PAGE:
Within the limits of not disputing the offense, occasionally the opponent of the witness, and occasionally the proponent, wish to go into the details in order to enhance, or diminish the effect of the conviction. There is a split of authority as to whether the proponent may do so. Dryden v. United States, 5 Cir., 1956, 237 F.2d 517 (proponent may give brief explanatory or mitigating statement); United States v. Crisafi, 2 Cir., 1962, 304 F.2d 803 (proponent may explain, in court's discretion); Lamoureux v. New York, N.H. & H. RR., 1897, 169 Mass. 338, 47 N.E. 1009 (proponent may not); Rogers v. Baltimore & Ohio RR. Co., 6 Cir., 1963, 325 F.2d 134, 137 (proponent may not). The Lamoureux court reasoned that the opponent of the witness would normally not be in a position to contradict the explanation. We find this persuasive, although we note that the same reasoning would not apply to prevent the opponent of a witness asking the witness for the details. However, such decisions as there are appear to be uniform that the opponent of the witness may not do this. United States v. Mitchell, 3 Cir., 1970, 427 F.2d 644; United States v. Samuel, 4 Cir., 1970, 431 F.2d 610, cert. denied 401 U.S. 946, 91 S. Ct. 964, 28 L. Ed. 2d 229; State v. Hood, Mo., 1958, 313 S.W.2d 661. We believe that neither party should be able to develop the details. To permit the opponent to do so tends unduly to prejudice the witness, cf. United States v. Tomaiolo, 2 Cir., 1957, 249 F.2d 683, 687, and in all cases it leads to a collateral issue, with frequently one party or the other being at a disadvantage.
In the present case we find no prejudice. In the first place, the witness was only a witness, and not the defendant. Secondly, the details of the witness' particular offense, n. 6, ante, seem very low on the scale of what a jury would normally consider mail fraud to constitute, and hence no threat to the evaluation of the witness' testimony. Cf. United States v. Rispo, E.D.Pa., 1972, 338 F. Supp. 662.
When the trial started there was a fourth defendant, Tortora. Part way through trial his motion for acquittal was granted, and thereafter he disappeared from the scene. Plante requested the jury be told that Tortora had been acquitted. It was sufficient, however, for the court to inform the jury that he had been "eliminated" from the trial and to instruct them to draw no inferences therefrom of any kind. Plante concedes that the jury should not have been told if Tortora had pleaded guilty. He was not entitled to the best of all possible worlds and to have the jury informed when the opposite occurred. The possibility of confusion was just as great, and hence as unfair, one way as the other. There was no error.7
None of Plante's other points call for discussion, with one exception. Plante, naturally, wished the jury to believe that Delvental testified for the government because of some hoped-for reward. In this connection he requested the court to instruct the jury that, post trial, Delvental's sentence, although already imposed, could be reduced. This was the fact. Fed.R.Crim.P. 35. There had been no restrictions on this subject during trial. It was well within the court's discretion not to single out some particular aspect in the charge.
We take Trant's case last. His court-appointed counsel has tried over-diligently to justify a purely frivolous appeal. In doing so he fails to read the court's charge to the jury on the subject of accomplice witness corroboration as a whole, and in the context that there were three defendants. The court did not say that the bank teller's testimony (as to seeing Plante in the bank) could be taken as corroborating Delvental all the way -- viz., as to his testimony that he had illicit dealings, on a separate occasion, with Trant.8 The clear intendment of the reference to the bank teller was the obvious one -- that the jury had two witnesses to consider with regard to defendant Plante. There was no reason to twist this to mean that corroboration of Delvental's testimony as to what occurred inside the bank served to corroborate him regarding matters outside. Nor was there reason to ignore the court's further comments on corroboration. After saying that the jury was "to consider to what extent was Delvental's testimony corroborated," it made the point explicit.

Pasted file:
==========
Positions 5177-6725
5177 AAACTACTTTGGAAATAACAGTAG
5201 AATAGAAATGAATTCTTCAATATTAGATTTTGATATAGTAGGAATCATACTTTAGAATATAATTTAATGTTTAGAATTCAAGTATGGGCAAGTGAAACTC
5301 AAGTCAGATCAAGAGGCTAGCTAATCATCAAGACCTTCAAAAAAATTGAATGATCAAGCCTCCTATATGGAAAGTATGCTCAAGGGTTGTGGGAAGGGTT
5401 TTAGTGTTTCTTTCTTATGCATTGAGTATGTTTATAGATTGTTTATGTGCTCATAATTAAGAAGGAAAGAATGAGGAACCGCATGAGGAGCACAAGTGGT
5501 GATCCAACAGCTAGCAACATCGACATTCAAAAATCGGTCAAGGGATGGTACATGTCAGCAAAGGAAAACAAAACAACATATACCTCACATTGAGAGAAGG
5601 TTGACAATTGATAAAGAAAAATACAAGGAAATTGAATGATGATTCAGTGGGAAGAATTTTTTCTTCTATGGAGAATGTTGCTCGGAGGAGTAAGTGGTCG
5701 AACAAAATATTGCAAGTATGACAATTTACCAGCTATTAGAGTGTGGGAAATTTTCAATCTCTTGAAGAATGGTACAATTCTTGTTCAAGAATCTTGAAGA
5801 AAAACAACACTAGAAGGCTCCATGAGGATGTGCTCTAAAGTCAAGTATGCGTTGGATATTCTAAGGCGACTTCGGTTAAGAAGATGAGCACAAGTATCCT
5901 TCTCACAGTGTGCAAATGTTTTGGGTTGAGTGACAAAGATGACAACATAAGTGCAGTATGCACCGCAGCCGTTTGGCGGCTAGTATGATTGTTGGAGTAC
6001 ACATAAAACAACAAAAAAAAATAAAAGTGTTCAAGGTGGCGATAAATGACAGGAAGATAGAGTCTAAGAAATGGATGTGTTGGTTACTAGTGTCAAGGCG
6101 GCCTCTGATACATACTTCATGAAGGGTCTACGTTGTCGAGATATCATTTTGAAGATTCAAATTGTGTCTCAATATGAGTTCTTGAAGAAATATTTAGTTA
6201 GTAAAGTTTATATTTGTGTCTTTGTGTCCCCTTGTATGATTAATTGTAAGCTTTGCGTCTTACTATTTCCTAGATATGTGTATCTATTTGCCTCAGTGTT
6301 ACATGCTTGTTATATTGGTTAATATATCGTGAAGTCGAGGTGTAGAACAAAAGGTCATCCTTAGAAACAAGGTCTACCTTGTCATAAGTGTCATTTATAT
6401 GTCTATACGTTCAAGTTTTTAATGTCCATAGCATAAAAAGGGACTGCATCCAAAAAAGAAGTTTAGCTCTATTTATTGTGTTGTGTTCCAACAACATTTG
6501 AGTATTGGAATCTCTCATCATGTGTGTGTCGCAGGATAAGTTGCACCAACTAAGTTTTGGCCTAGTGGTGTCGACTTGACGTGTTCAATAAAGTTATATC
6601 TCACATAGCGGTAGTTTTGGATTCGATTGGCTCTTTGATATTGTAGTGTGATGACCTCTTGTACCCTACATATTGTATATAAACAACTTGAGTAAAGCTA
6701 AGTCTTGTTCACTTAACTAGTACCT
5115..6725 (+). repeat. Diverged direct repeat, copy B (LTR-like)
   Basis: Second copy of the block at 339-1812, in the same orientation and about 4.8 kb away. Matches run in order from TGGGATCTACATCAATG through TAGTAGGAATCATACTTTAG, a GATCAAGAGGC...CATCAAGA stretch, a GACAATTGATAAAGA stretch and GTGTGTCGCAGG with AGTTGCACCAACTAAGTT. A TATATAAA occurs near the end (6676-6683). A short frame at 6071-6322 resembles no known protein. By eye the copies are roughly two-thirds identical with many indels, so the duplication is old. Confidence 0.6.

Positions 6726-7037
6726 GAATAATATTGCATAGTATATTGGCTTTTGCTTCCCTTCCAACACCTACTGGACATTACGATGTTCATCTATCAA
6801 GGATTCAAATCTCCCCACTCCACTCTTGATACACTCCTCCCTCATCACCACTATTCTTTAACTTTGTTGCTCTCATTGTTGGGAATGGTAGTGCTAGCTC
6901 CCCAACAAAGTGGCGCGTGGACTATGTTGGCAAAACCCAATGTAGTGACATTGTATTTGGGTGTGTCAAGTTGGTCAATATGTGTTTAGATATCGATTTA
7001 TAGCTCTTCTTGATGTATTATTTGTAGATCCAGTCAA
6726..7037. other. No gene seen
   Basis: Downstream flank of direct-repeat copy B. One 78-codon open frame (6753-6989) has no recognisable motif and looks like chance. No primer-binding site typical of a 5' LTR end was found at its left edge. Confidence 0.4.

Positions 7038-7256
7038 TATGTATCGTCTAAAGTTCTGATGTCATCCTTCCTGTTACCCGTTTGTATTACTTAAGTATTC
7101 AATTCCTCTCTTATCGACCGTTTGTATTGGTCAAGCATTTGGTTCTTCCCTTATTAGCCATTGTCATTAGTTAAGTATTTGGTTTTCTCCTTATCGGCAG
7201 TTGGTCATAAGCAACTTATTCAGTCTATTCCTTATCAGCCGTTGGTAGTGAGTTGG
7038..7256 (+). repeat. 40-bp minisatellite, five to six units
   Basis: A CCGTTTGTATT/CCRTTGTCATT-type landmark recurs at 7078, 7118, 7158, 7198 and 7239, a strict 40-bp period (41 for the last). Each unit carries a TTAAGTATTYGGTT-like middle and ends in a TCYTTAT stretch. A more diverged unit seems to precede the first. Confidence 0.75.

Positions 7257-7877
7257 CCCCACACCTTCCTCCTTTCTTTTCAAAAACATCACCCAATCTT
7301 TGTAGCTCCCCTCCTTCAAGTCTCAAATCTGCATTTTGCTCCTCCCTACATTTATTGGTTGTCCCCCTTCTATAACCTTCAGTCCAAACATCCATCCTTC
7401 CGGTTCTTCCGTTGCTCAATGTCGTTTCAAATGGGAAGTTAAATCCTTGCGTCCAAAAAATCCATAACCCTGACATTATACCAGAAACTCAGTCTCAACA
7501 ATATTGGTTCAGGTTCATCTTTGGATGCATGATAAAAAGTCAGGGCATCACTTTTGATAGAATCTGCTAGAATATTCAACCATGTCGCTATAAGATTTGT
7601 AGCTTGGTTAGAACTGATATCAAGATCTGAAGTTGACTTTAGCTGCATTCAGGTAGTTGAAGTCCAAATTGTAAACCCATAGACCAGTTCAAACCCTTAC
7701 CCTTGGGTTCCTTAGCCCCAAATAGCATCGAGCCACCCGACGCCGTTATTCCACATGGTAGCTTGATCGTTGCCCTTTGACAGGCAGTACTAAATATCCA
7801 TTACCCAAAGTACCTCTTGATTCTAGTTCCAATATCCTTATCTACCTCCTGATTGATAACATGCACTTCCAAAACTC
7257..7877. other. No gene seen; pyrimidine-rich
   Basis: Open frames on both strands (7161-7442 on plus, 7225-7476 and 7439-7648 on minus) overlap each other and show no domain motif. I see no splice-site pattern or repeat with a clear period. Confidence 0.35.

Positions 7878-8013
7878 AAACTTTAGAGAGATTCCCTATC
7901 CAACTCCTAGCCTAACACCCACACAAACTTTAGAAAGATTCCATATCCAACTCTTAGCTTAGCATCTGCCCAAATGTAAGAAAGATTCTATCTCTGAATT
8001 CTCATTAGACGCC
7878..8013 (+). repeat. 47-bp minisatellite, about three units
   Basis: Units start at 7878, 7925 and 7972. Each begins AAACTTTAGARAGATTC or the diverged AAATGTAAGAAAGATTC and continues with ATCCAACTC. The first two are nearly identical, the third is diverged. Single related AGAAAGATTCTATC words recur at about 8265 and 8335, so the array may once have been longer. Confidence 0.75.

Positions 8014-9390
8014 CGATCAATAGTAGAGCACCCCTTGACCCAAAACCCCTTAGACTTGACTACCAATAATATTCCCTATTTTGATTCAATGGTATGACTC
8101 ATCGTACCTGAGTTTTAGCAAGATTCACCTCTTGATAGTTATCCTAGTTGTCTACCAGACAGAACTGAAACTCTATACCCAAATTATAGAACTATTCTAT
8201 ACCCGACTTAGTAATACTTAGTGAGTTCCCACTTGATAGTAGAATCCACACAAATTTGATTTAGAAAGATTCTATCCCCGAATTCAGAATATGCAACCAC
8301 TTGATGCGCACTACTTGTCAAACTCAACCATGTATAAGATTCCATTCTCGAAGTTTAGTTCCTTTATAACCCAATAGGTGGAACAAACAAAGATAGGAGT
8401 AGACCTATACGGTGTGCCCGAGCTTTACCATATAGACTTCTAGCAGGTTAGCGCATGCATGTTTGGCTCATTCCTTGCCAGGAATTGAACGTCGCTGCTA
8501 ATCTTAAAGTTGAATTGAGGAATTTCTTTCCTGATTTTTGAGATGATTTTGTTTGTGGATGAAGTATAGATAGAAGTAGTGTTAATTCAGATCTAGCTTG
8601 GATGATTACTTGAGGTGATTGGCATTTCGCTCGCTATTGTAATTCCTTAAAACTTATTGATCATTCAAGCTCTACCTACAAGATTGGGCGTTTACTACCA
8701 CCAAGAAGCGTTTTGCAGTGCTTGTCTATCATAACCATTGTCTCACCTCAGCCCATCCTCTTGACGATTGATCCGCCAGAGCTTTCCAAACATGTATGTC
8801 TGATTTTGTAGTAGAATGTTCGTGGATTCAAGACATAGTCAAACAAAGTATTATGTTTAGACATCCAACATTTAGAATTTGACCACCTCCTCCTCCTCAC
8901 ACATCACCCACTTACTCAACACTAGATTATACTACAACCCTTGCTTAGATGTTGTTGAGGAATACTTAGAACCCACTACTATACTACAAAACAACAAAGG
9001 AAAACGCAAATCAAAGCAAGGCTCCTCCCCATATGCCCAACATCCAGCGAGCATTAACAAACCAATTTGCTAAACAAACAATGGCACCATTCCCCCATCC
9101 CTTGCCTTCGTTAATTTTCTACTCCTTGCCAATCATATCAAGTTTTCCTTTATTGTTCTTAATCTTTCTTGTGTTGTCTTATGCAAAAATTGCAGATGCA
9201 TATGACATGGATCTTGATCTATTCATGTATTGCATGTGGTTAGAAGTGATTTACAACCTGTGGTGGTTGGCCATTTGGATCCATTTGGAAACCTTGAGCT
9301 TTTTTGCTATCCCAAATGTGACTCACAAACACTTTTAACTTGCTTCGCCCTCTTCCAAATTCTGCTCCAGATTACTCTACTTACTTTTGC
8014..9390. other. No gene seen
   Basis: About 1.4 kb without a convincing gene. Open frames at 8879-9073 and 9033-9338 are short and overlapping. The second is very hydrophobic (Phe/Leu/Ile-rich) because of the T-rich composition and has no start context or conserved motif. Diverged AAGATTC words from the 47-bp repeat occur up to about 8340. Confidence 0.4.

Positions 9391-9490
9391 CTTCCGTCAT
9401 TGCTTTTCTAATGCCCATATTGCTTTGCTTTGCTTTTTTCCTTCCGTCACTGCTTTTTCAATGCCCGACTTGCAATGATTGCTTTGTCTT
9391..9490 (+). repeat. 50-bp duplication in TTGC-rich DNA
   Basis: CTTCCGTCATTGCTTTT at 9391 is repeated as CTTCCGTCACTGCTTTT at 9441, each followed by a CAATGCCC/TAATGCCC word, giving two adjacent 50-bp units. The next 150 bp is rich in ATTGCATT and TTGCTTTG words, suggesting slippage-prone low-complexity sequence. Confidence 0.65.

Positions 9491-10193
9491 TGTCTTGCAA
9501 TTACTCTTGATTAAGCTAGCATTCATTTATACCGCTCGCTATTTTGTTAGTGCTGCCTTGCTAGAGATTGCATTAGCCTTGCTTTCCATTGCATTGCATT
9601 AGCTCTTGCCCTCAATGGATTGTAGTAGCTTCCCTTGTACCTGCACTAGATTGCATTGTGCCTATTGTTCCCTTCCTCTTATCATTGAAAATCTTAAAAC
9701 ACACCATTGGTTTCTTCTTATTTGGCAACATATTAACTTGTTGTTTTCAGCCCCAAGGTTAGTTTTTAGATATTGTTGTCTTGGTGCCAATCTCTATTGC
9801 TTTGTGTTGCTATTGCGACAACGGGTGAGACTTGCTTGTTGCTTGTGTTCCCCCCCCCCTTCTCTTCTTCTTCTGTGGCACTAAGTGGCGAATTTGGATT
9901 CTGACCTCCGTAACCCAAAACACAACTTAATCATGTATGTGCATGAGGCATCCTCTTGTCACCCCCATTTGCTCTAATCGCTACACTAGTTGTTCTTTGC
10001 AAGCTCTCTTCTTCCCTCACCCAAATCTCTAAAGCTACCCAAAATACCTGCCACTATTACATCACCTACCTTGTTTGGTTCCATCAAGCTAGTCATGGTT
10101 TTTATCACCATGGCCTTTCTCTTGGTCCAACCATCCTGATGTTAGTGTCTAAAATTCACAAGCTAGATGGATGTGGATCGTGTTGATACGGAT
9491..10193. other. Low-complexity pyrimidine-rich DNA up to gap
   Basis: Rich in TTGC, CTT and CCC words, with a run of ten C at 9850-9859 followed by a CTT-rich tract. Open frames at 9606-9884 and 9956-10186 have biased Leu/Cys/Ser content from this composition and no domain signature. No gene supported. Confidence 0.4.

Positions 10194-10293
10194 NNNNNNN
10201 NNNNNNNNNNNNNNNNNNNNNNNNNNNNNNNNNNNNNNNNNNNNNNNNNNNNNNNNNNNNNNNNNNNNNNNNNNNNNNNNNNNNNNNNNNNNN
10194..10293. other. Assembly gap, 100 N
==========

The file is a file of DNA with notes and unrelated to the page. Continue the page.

"Corroboration means additional evidence of a different character to the same point."
While we recognize the brooding presence of 28 U.S.C. § 2255, we have said before that the fact that a defendant desires to appeal does not require counsel to make unsupportable contentions.
The judgments are affirmed.
1. The court stated, "He never stated explicitly that the defendant Plante was in Walpole [sic] or MCI. He spoke of himself as being there, but it was not developed in any way. He sort of caught himself in the midst of saying it and continued on the description, with Mr. Bachman sort of easing him away from the point in the absolute best way that the government could possibly do it. I can see no prejudice to this man from that, and deny the motion."
2. Actually these two occurrences are stated in the reverse order, but we are following defendant's brief.
3. We do remark that the court should not have had to wait for counsel to make the request. A court may think that silence on its part is the most inconspicuous treatment. However, this only opens up the possibility of a claim of plain error on appeal.
4. We note that the approach of Rule 404 (b) of the new Rules of Evidence for United States Courts and Magistrates, 56 F.R.D. 183, 219 (1973), to become effective on July 1, varies somewhat from Dirring. It would not, however, call for a different result in this case.
5. Many lawyers believe the impact less harmful if prior convictions are brought out on direct. Whatever may be the consequence of this in some areas, determination of the present issue does not depend on who introduces the conviction.
6. The witness was not very specific, but apparently he had purchased, through the mail, a book of checks bearing the printed name of a fictitious person.
7. In so holding we are not to be taken as saying that a court could not, in its discretion, inform the jury in either case. We merely say it was not error to decline to do so.
8. We might add that Trant's brief does not quote any part of the charge, or indicate why, even arguably, it meant what he assumes as the predicate for his legal contentions.